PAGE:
With regard to the cost, I would point out that the question is not whether or not to incur it, but whether we shall pay now or later. It is not my purpose this morning to prescribe a plan for slowing down global warming. My purpose is to remind you that addressing that problem is part of our religious task of acting as God’s partners in maintaining Creation. Our responsibility with regard to Revelation is to be part of its continuous unfolding.

The image of the two tablets of the Law descending from heaven is a problematic one. It represents part of reality, but another part is represented by the saying from Seder Eliyahu Zuta, “The Torah was given to Israel, like wheat to be ground into flour.”

We, the Jewish people, are an essential part of the future of Torah. The interpretive community is essential to the unfolding of Torah. In stressing that point, I am rejecting the idea that the Torah text speaks for itself, that there is no need for interpretation. We have to try things out, to live them, and that is how Torah goes on. No Jewish organization or movement has a monopoly on truth or a monopoly on Torah, and we can learn something from all groups. However, I believe that the approach to Torah generally represented by Conservative Judaism is the soundest.

On the one side, many people are attracted by the certainty and simplicity of absolutist or fundamentalist views, but I will tell you that their certainty is based on illusion. On the other side, many people approach questions of Jewish religious life basically as questions of marketing: which position is going to be the most attractive. I am very much in favor of using the best methods available to present Judaism, but, ultimately, our religion is not marketing, or synagogue membership, but Judaism. Forms of Judaism based primarily on marketing considerations are devoid of what Martin Buber and Franz Rosenzweig called inner power; they are what Jeremiah called broken cisterns which cannot hold water. (By the way, the two extremes which I am criticizing are not necessarily Orthodox and Reform Judaism; I am criticizing ways of thinking, not organizations.) I see the task of redemption in which we must join God as having two aspects. One is social justice, and the other is the support of Israel – the Jewish State in the Land of Israel.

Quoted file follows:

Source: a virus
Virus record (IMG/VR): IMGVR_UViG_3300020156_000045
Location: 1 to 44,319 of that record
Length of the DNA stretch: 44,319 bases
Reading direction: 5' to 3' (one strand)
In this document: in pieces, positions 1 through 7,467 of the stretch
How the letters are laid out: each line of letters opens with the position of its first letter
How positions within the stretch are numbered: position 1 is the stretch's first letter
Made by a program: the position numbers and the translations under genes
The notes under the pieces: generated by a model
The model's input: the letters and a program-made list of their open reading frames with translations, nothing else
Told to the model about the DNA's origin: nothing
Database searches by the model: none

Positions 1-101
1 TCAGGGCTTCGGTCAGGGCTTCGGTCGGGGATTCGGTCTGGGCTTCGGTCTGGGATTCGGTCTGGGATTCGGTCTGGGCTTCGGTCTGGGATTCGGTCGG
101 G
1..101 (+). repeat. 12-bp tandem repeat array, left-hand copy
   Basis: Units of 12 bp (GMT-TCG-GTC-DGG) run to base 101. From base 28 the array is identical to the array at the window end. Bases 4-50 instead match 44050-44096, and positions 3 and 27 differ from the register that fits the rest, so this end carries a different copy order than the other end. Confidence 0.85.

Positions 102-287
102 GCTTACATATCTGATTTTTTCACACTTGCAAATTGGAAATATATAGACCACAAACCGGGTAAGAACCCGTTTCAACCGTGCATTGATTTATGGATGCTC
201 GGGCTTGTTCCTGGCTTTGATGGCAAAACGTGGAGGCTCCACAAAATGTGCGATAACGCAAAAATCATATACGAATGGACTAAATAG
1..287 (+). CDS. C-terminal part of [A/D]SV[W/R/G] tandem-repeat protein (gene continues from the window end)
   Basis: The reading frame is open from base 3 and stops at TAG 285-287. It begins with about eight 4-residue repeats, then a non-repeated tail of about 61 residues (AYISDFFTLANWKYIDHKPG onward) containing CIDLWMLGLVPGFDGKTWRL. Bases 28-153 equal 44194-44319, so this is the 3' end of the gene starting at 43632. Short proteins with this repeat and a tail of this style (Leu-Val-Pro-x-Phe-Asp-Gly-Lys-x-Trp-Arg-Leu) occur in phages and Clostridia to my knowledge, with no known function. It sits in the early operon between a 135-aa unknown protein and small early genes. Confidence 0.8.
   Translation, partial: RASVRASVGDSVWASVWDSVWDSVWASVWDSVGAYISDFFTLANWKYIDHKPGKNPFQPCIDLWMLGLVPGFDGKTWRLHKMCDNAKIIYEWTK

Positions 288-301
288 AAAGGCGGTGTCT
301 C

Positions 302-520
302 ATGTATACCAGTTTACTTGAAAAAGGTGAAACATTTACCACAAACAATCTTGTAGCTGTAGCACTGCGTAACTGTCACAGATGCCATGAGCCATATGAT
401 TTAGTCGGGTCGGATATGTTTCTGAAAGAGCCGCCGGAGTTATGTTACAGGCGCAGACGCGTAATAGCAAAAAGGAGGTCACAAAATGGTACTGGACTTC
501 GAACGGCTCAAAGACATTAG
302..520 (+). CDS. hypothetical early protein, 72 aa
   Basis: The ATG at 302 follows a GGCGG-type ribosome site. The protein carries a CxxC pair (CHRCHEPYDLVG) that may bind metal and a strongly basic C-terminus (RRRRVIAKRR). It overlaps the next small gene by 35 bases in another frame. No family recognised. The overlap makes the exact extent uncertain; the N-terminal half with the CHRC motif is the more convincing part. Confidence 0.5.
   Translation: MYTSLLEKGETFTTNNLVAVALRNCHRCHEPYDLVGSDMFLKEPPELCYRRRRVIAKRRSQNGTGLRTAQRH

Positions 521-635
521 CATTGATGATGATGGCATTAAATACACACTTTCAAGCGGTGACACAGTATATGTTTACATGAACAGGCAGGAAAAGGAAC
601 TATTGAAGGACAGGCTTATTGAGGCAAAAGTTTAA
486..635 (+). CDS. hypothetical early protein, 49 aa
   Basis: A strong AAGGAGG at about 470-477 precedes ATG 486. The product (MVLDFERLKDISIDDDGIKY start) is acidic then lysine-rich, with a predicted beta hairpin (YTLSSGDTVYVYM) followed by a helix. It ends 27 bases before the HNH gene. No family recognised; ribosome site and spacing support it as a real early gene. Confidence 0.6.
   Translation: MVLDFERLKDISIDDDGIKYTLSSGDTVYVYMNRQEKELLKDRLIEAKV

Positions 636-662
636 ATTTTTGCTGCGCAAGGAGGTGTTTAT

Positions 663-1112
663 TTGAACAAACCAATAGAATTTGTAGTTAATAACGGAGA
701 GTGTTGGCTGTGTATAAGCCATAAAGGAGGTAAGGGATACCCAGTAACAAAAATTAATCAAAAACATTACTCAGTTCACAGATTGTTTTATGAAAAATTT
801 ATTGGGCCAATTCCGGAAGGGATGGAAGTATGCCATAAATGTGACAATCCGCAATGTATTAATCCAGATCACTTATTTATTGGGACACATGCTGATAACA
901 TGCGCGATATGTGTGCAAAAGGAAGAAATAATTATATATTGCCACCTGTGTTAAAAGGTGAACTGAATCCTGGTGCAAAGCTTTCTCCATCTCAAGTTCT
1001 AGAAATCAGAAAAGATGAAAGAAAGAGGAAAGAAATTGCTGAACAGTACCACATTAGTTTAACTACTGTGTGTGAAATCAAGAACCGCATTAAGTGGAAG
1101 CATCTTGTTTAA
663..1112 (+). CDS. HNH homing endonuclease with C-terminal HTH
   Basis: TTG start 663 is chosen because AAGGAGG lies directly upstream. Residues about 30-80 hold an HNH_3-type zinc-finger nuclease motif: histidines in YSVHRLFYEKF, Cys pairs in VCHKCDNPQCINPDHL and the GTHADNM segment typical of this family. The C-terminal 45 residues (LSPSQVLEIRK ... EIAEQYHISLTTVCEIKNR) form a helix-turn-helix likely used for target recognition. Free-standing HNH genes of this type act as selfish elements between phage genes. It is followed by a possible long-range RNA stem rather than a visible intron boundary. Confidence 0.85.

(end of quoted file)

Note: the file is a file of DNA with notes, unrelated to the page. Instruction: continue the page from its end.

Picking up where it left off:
Recently, the Census Bureau’s new figures on poverty in the United States were released. They showed that an additional 2.6 million Americans slipped into poverty last year, that the number of Americans living in poverty is the highest in the 52 years that the Census Bureau has been keeping statistics on the subject, and that the percentage of Americans living in poverty (15.1) was the highest since 1993. (By the way, I know that there are problems with the statistics on poverty, but I think that the general thrust of the new report is probably correct.)

This situation is a problem for us. On several occasions, I have referred to an interview that Moshe Unna, one of the leaders of the religious kibbutz movement, gave to Israeli radio. The interviewer asked what the greatest religious problem in Israel was, and Unna replied, “The gap between the rich and the poor”. The interviewer said, “You misunderstood me. I meant the greatest religious problem.” Unna replied, “I understood you. The gap between the rich and the poor is a religious problem.”

Over 2500 years before Moshe Unna, Isaiah said, “The Lord enters into judgment against the elders and leaders of his people: It is you who have ruined my vineyard; the plunder from the poor is in your houses. What do you mean by crushing my people and grinding the faces of the poor?' declares the Lord, God Almighty,” and he said, “Woe to those who join house to house, lay field to field, until there is no room, And you dwell alone in the midst of the land!”